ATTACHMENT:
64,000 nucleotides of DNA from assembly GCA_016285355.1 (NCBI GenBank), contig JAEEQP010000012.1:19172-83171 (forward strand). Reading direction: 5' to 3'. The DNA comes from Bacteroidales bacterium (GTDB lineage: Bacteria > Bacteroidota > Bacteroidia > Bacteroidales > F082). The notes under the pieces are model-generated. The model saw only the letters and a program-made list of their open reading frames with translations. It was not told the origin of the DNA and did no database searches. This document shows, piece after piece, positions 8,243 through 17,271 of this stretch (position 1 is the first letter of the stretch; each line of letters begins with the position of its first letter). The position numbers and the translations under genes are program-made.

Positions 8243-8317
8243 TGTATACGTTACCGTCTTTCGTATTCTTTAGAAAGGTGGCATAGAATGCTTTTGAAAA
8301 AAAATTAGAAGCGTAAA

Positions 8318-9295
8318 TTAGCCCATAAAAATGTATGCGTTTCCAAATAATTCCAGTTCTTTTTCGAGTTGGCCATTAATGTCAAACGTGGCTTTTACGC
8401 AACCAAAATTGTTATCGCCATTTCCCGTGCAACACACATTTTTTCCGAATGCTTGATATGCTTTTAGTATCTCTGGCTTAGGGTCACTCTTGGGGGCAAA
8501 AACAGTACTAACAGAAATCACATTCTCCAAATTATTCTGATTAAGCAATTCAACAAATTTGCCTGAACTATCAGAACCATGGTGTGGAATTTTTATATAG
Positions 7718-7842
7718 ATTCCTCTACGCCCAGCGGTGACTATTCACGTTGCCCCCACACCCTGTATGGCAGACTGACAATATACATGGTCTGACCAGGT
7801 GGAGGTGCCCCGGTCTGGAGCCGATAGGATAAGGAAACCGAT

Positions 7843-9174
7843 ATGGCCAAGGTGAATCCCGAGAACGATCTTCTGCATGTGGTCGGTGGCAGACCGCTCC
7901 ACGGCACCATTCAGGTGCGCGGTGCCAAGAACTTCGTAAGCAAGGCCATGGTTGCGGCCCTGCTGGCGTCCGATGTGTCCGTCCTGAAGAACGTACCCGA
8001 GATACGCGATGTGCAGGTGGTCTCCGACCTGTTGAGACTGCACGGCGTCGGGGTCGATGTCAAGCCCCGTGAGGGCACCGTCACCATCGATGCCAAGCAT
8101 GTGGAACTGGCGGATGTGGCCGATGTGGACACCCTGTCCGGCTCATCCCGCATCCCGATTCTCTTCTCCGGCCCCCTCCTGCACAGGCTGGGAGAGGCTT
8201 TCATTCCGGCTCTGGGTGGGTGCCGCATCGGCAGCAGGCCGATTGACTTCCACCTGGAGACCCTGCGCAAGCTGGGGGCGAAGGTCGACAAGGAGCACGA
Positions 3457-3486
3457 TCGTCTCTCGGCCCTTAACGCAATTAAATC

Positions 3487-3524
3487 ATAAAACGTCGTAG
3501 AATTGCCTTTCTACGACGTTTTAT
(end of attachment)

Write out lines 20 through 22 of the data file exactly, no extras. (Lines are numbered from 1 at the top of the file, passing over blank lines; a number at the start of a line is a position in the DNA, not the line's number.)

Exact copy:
Positions 3487-3524
3487 ATAAAACGTCGTAG
3501 AATTGCCTTTCTACGACGTTTTAT